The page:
Tuesday Tips for Caregivers: How to Help Your Loved One Feel Included

How to Help Your Loved One Feel Included

How to Help Your Loved One With Memory Loss Feel Included

Developing a degenerative neurological disease is very isolating. If you have a loved one with Alzheimer’s or any other related dementia, you probably recognize this fact. There comes a point where your loved one is unable to do many of the everyday things they used to be able to do. Your loved one realizes this just as much as you do, and this reduced ability to do certain things can often contribute to behavioral problems or negative emotions in your loved one.

As a family caregiver, trying to help your loved one feel as positive as possible is part of your role, although this task can be a monumental one. However, there are ways to help involve your loved one in some everyday activities that can help them feel more independent and helpful overall. Remember, though, that much of this advice will vary from person to person and to what stage your loved one’s illness has developed. So, feel free to add or modify any of these ideas as it seems appropriate.

Here are some thoughts:

  1. Laundry: Asking your loved one to help fold clothes or carry laundry to the washwer is a safe way to include them in some tasks. Letting them know that they have been helpful to you can make their day!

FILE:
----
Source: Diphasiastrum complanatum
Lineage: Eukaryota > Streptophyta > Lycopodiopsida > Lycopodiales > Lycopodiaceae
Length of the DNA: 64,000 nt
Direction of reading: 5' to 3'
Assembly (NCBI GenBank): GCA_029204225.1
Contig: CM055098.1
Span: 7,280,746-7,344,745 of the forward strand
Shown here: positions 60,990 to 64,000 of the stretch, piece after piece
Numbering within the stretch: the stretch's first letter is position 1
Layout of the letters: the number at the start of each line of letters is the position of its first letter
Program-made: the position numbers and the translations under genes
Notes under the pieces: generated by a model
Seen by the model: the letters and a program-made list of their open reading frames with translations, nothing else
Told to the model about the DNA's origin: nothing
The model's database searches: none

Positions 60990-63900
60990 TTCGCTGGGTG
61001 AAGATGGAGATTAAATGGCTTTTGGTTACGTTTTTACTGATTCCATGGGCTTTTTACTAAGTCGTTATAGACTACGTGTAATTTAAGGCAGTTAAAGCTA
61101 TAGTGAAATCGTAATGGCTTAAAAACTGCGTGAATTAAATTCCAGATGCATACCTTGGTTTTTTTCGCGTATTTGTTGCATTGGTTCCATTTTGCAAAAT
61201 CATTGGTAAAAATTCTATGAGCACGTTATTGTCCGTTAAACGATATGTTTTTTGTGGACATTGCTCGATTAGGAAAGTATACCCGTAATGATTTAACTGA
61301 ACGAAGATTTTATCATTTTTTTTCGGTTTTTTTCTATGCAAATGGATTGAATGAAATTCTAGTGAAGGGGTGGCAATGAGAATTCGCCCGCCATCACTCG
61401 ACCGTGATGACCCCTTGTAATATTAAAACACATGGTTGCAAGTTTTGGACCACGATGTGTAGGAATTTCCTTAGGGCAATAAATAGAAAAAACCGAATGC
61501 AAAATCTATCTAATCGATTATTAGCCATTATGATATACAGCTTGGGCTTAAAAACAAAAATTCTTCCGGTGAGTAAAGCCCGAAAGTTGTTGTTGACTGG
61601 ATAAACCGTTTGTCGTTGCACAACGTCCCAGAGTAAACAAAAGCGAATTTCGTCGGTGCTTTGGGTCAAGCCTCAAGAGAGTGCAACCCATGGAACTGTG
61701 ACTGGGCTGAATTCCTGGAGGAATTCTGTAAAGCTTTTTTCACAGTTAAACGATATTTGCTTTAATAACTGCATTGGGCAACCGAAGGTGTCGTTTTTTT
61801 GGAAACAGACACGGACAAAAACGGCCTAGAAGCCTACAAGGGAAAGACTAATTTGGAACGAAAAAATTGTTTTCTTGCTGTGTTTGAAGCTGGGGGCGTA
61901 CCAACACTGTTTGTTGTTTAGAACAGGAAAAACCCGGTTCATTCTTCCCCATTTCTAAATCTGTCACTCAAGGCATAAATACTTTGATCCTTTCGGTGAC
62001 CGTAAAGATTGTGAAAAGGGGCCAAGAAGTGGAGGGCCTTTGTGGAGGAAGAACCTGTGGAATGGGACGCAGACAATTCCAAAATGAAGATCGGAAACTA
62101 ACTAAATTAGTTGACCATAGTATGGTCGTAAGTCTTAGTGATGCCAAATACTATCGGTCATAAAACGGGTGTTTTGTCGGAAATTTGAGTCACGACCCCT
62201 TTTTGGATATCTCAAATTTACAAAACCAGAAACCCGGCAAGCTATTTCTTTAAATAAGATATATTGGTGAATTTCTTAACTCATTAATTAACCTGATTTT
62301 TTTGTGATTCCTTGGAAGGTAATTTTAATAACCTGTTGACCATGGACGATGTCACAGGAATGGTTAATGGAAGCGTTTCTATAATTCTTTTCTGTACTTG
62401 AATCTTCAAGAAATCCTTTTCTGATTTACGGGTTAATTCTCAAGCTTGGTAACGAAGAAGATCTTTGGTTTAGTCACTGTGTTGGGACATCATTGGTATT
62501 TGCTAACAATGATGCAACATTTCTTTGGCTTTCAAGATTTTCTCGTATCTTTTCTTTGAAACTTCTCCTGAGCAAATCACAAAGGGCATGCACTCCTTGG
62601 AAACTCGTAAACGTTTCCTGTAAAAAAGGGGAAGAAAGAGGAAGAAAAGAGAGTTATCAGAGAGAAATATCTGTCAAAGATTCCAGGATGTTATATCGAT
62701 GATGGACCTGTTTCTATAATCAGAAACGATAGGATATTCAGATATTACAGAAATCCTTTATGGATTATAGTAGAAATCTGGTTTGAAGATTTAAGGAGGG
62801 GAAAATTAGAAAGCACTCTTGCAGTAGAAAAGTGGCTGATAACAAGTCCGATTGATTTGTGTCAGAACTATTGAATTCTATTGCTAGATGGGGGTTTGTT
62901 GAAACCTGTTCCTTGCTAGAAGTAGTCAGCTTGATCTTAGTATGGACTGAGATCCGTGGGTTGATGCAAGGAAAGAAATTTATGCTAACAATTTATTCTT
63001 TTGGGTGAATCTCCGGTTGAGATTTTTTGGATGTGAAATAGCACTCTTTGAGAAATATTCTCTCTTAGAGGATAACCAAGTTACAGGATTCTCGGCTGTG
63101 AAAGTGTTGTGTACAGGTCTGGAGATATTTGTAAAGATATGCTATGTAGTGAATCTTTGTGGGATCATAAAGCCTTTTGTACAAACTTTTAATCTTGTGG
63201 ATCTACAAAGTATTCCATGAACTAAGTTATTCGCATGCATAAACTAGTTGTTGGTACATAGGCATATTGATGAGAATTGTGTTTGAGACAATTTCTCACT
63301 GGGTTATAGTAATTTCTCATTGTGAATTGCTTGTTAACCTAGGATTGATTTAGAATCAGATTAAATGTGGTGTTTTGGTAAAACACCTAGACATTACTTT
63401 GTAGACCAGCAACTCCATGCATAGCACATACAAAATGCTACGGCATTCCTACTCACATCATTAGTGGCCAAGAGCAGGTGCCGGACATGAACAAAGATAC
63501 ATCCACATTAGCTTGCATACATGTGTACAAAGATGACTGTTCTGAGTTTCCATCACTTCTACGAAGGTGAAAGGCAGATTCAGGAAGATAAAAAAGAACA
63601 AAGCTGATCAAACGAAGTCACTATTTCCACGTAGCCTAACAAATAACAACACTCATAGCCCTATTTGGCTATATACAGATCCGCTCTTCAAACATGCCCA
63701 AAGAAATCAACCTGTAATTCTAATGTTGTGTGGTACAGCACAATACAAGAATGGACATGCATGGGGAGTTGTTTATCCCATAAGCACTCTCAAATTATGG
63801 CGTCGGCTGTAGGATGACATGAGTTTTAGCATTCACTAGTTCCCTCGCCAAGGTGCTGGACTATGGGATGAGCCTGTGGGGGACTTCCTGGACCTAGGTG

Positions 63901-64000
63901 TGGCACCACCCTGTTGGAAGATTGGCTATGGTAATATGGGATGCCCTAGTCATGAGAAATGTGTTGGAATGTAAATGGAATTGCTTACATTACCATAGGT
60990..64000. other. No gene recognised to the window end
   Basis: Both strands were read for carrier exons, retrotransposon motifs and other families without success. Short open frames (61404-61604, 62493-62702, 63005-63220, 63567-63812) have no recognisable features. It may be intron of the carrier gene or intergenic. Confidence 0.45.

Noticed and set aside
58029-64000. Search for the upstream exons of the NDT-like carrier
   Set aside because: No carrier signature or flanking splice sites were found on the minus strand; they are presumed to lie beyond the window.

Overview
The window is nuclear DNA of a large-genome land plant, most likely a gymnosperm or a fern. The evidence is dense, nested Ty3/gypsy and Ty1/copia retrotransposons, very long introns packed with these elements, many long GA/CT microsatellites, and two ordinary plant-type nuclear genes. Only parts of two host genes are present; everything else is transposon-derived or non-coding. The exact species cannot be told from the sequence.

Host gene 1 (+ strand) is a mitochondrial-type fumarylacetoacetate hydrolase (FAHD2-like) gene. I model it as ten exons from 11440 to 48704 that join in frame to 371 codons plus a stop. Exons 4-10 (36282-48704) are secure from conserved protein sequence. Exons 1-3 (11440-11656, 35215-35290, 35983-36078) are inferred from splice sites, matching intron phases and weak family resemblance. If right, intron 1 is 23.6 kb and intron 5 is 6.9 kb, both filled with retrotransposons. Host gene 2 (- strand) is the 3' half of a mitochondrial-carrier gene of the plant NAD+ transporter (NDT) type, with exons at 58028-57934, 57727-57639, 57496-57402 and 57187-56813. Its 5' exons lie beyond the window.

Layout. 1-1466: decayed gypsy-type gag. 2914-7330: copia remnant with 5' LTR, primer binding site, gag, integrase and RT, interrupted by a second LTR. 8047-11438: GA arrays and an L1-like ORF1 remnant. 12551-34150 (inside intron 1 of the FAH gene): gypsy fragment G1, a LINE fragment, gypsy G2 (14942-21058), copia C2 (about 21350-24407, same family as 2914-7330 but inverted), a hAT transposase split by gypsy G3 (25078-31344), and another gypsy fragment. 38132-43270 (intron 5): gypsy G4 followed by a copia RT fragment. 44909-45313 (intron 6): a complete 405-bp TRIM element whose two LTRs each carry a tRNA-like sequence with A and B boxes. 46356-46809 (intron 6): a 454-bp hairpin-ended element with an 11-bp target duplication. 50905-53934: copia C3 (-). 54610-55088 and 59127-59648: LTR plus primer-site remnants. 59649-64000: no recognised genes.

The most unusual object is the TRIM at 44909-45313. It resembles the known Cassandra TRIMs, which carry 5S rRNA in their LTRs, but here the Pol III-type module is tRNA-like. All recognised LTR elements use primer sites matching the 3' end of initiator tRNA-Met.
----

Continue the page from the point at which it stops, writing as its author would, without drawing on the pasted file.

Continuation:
2. Put away dishes: This is another activity that is relatively low impact, which can also help your loved one feel like they’ve contributed to an effort. Many times, it’s the feeling that they have helped out in some way which can make all of the difference. Everyone body wants to be capable of helping, and when they can show you they can, it can help them find the independence they are likely striving for.
  3. Have conversations: Depending on what stage your loved one’s condition is in, you can engage in some lighthearted yet meaningful conversations about likes, dislikes, or about earlier memories. This can be very mentally stimulating for your loved one. Allow them to reminisce about past times. If they have a hard time having more in-depth conversations, keep questions simple, requiring only a “yes” or “no” answer. These kinds of questions can still tell you everything you want to know depending on how you phrase, “Are you feeling happy today?” or “Would you like to go outside?”
  4. Arts and crafts: Simple artistic projects like painting small pictures or making an easy bird feeder are beautiful ways to accomplish something and connect with your loved one. Not only are these tasks cognitively stimulating, they are also meaningful, contributing to your loved one’s mood and sense of capabilities.
  5. Bring over visitors: Social stimulation is a human necessity. Some individuals enjoy seeing family, especially grandchildren. Perhaps there are ways to schedule in fun visiting time if your loved one likes to have visitors over. This can be a great way to pass the time by and encourage social interaction with other people. Just be attentive to your loved one’s mood, and if they are not feeling up to it, then wait for another time.

If you have any questions, feel free to call ElderCare at Home at 888-285-0093 or visit our website!